After a fumble

Posted by Darren Urban on December 11, 2009 – 4:50 pm

The shot was priceless. NBC was in the middle of showing the Vikings’ opening touchdown drive against the Cards last week when cameras caught running back Tim Hightower — who had lost a fumble moments before to give the Vikings possession — looking out on the field, by himself, holding a football tight in the crook of his arm.

What exactly does happen in the moments after a fumble like that? Beanie Wells went through it early in the game against both St. Louis and Tennessee (the Cards kept the drop against the Titans). Then Hightower.

“You can’t ignore him because then he’ll think he’s done something wrong,” coach Ken Whisenhunt said. “You can’t go over and jump on him. Listen, Tim is as conscious as anybody on our team. He understands what’s happened and it’s killing him. You certainly have to be supportive, but you also have to say, ‘You understand we can’t have that.’ ”

Hightower has fumbled four times this season, losing three. Technically, Wells has only been credited with three fumbles this season — losing one — but he was never credited with a clear fumble in Seattle (that the Cards kept) and his dropped pitch plays in St. Louis and Tennessee (lost, kept) aren’t officially given to Beanie either.

Regardless, they are plays that can’t happen. Hightower, as Whisenhunt said, knows this and doesn’t need to hear from people on the subject.

“I like to be left alone,” Hightower said. “I just need to think. You don’t need to overthink but I don’t need a whole bunch of people in my ear telling me I put the ball on the ground. I go to my coach and ask, Did you see, was it a certain way I was carrying?’ I go to Beanie, because as running backs we look for that on a fumble. He may see the tip was down or it was away from you at a certain point. I see what could I have done better. From there, I am moving forward.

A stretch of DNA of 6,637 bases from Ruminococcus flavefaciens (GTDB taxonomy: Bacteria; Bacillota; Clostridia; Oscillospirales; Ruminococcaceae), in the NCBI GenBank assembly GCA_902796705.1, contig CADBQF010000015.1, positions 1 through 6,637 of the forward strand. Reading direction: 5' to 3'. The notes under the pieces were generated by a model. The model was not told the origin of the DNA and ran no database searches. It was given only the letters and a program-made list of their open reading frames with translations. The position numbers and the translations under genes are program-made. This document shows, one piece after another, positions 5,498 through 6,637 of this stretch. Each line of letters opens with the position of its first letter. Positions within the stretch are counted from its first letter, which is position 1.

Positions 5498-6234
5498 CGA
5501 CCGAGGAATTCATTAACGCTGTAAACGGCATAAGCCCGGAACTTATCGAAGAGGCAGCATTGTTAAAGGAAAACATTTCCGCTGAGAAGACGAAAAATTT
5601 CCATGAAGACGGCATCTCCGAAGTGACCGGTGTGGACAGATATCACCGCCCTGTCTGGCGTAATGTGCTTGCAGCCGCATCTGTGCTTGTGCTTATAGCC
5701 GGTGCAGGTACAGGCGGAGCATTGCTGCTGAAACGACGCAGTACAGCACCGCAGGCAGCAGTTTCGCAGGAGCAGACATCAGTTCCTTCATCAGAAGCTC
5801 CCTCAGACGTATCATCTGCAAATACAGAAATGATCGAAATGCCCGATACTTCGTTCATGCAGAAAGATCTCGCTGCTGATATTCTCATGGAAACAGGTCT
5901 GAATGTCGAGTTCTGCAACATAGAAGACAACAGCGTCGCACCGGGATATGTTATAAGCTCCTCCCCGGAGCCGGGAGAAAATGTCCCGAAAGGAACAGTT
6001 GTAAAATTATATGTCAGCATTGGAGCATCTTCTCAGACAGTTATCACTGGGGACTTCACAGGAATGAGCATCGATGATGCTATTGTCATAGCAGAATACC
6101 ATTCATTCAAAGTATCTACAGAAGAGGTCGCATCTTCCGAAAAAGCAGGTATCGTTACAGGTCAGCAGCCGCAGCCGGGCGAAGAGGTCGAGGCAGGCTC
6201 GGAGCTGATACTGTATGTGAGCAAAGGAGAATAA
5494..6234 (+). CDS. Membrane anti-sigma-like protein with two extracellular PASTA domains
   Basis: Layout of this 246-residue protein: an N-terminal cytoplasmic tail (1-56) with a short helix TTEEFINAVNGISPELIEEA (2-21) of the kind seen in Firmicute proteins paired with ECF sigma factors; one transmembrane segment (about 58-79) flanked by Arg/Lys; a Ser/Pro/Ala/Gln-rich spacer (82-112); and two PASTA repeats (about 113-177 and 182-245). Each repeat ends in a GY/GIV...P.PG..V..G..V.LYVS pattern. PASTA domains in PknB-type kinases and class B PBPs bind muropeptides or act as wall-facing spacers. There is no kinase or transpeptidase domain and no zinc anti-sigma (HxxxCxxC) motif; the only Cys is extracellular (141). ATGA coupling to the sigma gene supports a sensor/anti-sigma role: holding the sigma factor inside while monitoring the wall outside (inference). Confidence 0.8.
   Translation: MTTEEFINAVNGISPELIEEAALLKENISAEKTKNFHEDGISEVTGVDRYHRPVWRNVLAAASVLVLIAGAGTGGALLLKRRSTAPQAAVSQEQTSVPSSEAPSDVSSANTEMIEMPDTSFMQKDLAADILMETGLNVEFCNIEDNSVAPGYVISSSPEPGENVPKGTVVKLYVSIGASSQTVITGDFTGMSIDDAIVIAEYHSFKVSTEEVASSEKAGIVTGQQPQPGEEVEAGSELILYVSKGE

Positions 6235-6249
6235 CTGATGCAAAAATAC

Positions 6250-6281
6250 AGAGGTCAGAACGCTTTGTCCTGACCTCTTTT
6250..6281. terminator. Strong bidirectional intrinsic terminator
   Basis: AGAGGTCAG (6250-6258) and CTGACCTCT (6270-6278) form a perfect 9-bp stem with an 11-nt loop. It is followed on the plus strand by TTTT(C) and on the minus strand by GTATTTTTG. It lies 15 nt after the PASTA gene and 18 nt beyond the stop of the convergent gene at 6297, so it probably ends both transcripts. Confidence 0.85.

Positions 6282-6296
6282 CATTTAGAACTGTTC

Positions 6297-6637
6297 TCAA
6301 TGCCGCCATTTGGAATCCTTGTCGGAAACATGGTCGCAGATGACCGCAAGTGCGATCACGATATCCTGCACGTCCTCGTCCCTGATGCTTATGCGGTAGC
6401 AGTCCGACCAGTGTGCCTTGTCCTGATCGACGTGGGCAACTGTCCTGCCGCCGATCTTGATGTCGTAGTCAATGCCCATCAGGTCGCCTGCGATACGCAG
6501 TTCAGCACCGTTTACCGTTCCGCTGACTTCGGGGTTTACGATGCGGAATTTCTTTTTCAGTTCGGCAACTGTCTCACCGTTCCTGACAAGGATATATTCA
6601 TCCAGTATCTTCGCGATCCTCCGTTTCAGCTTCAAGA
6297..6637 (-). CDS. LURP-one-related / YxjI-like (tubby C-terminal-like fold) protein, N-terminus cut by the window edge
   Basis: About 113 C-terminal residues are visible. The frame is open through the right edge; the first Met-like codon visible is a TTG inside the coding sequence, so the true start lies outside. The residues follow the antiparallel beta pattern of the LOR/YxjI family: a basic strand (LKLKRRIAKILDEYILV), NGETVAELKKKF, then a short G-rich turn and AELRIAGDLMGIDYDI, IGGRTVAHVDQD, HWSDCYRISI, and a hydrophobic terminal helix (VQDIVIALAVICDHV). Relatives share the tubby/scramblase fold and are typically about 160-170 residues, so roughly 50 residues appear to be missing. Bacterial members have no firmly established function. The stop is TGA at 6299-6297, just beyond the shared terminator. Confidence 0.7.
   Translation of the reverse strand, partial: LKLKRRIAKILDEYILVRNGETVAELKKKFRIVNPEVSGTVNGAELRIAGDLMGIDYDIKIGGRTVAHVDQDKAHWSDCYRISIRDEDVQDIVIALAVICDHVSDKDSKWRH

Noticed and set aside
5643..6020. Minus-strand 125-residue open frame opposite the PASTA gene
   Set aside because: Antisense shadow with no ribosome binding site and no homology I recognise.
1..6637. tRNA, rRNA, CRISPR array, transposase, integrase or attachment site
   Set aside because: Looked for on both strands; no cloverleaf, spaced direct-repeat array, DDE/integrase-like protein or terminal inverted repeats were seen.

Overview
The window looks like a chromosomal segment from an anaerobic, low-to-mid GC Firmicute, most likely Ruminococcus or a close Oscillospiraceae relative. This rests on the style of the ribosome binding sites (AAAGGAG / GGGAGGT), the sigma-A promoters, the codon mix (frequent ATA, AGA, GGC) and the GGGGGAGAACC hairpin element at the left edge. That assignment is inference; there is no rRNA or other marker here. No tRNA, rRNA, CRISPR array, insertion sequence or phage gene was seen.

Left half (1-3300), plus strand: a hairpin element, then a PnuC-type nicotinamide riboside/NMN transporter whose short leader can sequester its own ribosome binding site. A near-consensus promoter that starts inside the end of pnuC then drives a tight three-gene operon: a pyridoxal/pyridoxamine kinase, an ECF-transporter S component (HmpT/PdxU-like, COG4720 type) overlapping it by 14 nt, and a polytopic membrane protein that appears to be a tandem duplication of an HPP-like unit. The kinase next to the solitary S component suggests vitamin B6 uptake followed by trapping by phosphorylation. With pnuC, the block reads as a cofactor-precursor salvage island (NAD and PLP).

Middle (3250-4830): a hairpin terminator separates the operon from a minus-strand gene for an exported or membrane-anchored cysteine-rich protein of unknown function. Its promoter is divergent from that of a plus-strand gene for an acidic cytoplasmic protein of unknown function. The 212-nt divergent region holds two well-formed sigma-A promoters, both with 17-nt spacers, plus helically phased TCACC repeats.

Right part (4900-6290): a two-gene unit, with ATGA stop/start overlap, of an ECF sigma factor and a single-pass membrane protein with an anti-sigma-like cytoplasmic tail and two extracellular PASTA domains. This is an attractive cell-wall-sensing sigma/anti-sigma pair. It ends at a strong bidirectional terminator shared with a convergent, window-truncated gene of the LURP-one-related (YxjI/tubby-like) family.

“But I will say, I appreciate and have a great deal of respect in the head coach, he came to me and told me they have confidence in me and they were going to come right back to you. That means a lot coming from the head coach. And the offensive line, Anquan, even the defense, that is a sign of this team, guys rallied around me. That makes you  feel appreciated and respected. You feel almost more determined. You know you have to make a play for them.”

Tags: , ,
Posted in Blog | 10 Comments »

10 Responses to “After a fumble”

  1. By Joseph on Dec 11, 2009 | Reply

    You know, i don’t even think this particular fumble was entirely Tim’s fault, it was also a really great play by the Viking Defense (one of like 3 plays) to push it out from behind. That being said, my heart skipped a beat. i was like….Colts game all over again. But it was great to see our team rally from that and play a huge game so well. Been a Cardinals fan since i was 6 years old and I’m 22 now and I’ve never been more proud to call myself a Cards fan at work!